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10:48am

Tue March 10, 2015
NPR History Dept.

Who Takes 3,000 Photos Of NYC's Doors?

Originally published on Tue March 10, 2015 1:24 pm

Roy Colmer New York Public Library

Street View: New York City's Doors: A Special Research Project of NPR History Dept.

A door is for closing. And for opening.

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11:50am

Tue March 3, 2015
NPR History Dept.

The Secret History Of Knock-Knock Jokes

Originally published on Tue March 3, 2015 7:54 pm

Knock knock.

Who's there?

Joe King.

Joe King who?

Joking like this used to be considered a sickness by some people.

The knock-knock joke has been a staple of American humor since the early 20th century. With its repetitive set-up and wordplay punchline, the form has been invoked — and understood — by people of all ages and sensibilities.

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11:26am

Thu February 26, 2015
NPR History Dept.

How Black Abolitionists Changed A Nation

Originally published on Thu February 26, 2015 4:52 pm

This year we commemorate the 150th anniversary of the passage of the 13th Amendment to the Constitution — abolishing slavery. So it's worth pointing out that the emancipation movement in 19th century America was pushed forward by many different forces: enlightened lawmakers, determined liberators of captive slaves and outspoken abolitionists — including an influential number who were black.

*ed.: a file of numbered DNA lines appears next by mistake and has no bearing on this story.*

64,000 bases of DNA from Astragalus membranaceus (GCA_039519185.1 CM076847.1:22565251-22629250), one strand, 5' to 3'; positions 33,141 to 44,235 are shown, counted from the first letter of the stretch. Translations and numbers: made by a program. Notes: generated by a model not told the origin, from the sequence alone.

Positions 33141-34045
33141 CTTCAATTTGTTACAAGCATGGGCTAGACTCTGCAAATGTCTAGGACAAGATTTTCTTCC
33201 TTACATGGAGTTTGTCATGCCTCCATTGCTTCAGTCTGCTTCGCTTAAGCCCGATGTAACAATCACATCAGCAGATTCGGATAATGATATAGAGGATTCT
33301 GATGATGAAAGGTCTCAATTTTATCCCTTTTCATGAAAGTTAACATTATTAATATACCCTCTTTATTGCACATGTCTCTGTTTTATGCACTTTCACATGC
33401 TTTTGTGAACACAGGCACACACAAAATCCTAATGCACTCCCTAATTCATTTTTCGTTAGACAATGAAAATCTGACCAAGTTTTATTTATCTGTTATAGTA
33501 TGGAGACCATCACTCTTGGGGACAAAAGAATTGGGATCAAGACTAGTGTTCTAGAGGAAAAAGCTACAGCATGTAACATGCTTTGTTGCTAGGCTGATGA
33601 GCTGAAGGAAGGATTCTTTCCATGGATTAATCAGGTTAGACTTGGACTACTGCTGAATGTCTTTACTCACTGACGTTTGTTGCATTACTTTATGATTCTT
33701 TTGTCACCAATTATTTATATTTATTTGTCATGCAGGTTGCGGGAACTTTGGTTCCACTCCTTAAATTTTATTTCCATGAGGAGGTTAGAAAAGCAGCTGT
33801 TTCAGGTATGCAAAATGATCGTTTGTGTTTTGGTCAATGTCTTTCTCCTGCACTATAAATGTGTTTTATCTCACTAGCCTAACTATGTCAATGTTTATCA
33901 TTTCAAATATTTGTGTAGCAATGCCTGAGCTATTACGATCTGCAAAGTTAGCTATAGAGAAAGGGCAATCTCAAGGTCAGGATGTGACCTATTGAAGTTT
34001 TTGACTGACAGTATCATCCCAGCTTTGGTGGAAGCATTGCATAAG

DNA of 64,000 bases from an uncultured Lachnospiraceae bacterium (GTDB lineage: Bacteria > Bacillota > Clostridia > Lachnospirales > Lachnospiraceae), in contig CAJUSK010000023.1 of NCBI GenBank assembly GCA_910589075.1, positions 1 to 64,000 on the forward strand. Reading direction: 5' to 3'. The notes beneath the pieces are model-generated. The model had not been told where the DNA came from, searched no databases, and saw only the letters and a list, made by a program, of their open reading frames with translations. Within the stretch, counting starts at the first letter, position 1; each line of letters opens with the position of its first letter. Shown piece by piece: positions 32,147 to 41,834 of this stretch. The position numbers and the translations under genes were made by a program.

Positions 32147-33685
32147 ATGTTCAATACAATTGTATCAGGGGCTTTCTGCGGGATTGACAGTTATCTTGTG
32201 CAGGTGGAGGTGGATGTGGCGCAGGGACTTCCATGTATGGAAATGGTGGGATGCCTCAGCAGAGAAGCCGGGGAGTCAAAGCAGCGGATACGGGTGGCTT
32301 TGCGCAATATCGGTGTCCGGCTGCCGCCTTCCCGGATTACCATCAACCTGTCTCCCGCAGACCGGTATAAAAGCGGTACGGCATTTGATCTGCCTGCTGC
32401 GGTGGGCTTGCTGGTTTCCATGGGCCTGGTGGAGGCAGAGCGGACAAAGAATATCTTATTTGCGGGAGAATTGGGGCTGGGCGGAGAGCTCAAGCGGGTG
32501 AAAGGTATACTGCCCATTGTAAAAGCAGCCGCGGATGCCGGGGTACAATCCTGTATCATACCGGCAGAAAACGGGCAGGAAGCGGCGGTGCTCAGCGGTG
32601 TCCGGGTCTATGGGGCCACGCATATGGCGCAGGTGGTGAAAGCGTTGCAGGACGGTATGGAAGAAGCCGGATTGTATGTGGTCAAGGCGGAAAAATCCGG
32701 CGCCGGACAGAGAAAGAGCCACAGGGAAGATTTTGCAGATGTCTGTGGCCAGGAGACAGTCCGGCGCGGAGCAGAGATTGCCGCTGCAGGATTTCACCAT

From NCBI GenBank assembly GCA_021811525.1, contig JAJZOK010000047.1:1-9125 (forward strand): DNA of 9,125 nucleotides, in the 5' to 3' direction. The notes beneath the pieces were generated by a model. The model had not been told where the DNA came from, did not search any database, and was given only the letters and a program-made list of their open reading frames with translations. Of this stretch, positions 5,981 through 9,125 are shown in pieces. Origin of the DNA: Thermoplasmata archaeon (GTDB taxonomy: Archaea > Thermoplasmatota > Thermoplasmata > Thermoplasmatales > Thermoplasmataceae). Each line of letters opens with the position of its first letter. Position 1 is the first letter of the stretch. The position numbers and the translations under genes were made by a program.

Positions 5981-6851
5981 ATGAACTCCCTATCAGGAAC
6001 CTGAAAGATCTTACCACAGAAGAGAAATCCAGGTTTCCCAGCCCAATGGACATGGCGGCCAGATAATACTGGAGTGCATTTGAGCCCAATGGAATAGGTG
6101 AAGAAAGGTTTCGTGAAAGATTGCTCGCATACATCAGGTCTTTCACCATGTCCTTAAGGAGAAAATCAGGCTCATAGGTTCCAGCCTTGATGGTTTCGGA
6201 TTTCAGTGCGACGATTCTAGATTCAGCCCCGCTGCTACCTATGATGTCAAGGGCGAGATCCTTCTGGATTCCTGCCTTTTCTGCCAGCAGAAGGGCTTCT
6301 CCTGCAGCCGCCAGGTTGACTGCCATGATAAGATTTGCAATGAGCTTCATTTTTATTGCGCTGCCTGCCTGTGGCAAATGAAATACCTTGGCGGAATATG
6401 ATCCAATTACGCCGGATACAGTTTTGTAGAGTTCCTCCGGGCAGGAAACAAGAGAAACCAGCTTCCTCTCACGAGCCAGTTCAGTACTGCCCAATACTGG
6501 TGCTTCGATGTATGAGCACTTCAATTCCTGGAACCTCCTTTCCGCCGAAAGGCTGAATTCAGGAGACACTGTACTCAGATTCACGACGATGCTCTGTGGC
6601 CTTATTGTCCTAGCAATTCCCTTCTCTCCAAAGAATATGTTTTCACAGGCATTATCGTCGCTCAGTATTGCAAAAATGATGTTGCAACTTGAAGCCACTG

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10:33am

Tue February 24, 2015
NPR History Dept.

The Courage And Ingenuity Of Freedom-Seeking Slaves In America

Originally published on Tue February 24, 2015 1:17 pm

In the opening of his new book, Gateway To Freedom: The Hidden History of the Underground Railroad, Eric Foner lays out the inspirational story of Frederick Bailey — a young slave in Maryland who teaches himself to read and write; plans to escape slavery by canoe, but gets caught; boards a train wearing seaman's clothes and carrying false papers; and after several unsettling detours — and despite the fact that slave catchers are everywhere — arrives in the free state of New York.